Crowd funding may not be the future but it’s the best solution for small projects

          Crowdfunding is something I’m indifferent to really. I may think it’s stupid to pump more money into projects that certainly will never meet anyone’s expectation at this point (*Cough* Star Citizen *Cough*), but to each their own. Crowdfunding, in my eyes, is really for smaller projects that would certainly never receive the funding otherwise.

          Sadly, the biggest known names in crowdfunding so far are never going to release their products or disappointments. That is the real shame with crowdfunding, as soon as you open yourself up to the public you invite dreamers who probably never released any product into the market before. One game that really did not endear me to the idea was Shenmue 3 which asked for funding from fans… before SONY would provide the rest of the funds.. .on SONY’s stage show about the games the PS4 will have (“Yu Suzuki speaks up on Shenmue 3’s budget, Sony’s support and more”, 2015).

          For comparison I’ll look at two games, Battletech and Star Citizen. Star Citizen is a game being developed by Chris Roberts, who previously made Wing Commander which highly influenced other space based games, since 2012 and raised $102,483,347. What is most worrying about Star Citizen is how Roberts talks about the game, almost never saying “We are finalizing the game and it will be released” but “We want the game to be massive and so are still adding content”. This would not be a problem except that the game has been in production for 5 YEARS and there is still no release date in sight. In other words Roberts is a dreamer who had tried this before but couldn’t do it due to most of the money was corporate and they wanted a released product.

On the other hand we have Battletech, a mechwarrior game, made by Harebrained Schemes LLC. It started on September 2015, raised $3 171 743 08 and, shockingly, will be released late 2017. Unlike in any Chris Robert interview, the Battlemech team all sat down and recorded one video where they said something akin to “We know our fans want to make the game better but we can’t just keep adding content or we’ll never release it” from 6:37 – 7:03 (“STAR CITIZEN: The Hypocalypse – A Rant”, 2015). While the audience for Battletech is a lot smaller and the game did not go mainstream, the fans were happy and the team behind Battletech were realists and not dreamers alone.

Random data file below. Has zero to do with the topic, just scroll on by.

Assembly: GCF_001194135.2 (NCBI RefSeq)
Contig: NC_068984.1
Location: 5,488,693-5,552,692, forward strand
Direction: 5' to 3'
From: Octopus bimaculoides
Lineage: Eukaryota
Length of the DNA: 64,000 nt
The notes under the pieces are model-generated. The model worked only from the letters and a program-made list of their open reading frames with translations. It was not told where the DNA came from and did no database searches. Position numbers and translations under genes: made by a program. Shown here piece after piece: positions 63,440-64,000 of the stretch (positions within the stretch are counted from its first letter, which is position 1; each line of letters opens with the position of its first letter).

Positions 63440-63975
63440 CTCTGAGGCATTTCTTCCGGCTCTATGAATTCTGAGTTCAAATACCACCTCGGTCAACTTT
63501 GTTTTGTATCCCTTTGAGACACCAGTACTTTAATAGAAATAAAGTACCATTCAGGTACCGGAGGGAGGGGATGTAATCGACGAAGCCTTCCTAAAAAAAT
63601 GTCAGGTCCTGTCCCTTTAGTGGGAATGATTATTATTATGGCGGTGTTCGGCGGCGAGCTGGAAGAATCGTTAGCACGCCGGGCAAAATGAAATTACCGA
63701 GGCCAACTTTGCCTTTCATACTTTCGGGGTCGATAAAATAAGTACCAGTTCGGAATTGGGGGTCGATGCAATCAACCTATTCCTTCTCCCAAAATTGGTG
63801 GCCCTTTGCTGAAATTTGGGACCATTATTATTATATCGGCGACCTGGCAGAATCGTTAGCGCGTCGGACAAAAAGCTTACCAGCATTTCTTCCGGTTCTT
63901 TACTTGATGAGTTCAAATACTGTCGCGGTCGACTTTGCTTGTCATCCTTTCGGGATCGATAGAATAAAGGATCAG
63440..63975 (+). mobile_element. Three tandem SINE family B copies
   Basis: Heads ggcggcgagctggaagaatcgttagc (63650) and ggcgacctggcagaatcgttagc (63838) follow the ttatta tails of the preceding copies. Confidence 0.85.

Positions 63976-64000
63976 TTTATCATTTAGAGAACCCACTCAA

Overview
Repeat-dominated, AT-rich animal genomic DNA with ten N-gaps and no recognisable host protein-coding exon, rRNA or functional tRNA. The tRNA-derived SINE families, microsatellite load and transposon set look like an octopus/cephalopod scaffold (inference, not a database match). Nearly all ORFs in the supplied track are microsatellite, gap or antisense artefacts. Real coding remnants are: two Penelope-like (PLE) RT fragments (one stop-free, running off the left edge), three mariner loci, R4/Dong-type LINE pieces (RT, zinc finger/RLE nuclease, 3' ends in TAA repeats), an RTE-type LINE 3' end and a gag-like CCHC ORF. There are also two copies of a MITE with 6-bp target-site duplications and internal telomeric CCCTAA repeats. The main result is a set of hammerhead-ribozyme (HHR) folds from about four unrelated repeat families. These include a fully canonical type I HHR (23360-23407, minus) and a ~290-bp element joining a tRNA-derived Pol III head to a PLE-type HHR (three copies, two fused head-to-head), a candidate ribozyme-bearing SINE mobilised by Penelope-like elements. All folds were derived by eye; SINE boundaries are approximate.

STAR CITIZEN: The Hypocalypse – A Rant. (2015). YouTube. Retrieved 7 April 2017, from


Yu Suzuki speaks up on Shenmue 3’s budget, Sony’s support and more. (2015). Polygon. Retrieved 7 April 2017, from


Play testing Vs Focus testing

          Play testing Vs. focus testing for me is a question of convenience rather than does it produce a better product in the end.

          One pitfall that developers who aren’t experienced enough with play testing face is how they collect data. Most people on their first time around would take the answers at face value without factoring in any other aspects of how the player played their game. To put it simply they are focus testing but gave it a fancy name. What most teams who play test actually neglect to observe how the test subject reacts to what they are shown in the game through things like their movements, sweat and eye movement (“What is play testing and why do devs screw it up?”, 2013). The best way to define play testing is to find any contradiction between how you believe your game should be played and how the player believes it should be played.

          On the other hand, focus testing is a lot easier to do but doesn’t usually create an experience that will be remembered as a classic. It is far simpler to ask people how they feel and move on to make changes rather than observe every aspect of play that a human being is experiencing (“Hollywood Endings”, 2013). This method is often used for the most popular games like Call of Duty, because those games require a massive return and have sold their souls to Satan in return for money already anyway. On the other hand this method can work if the person in charge is highly experienced and even then the process could or actively does harm the end product like with Bioshock: Infinite and The Last of Us (“Cite a Website – Cite This For Me”, 2012 & “The Last of Us focus test had to be made to include women”, 2013)




Cite a Website – Cite This For Me. (2012). Retrieved 8 April 2017, from


Hollywood Endings. (2013). YouTube. Retrieved 8 April 2017, from


The Last of Us focus test had to be made to include women. (2013). Destructoid. Retrieved 8 April 2017, from


What is playtesting and why do devs screw it up?. (2013). Retrieved 8 April 2017, from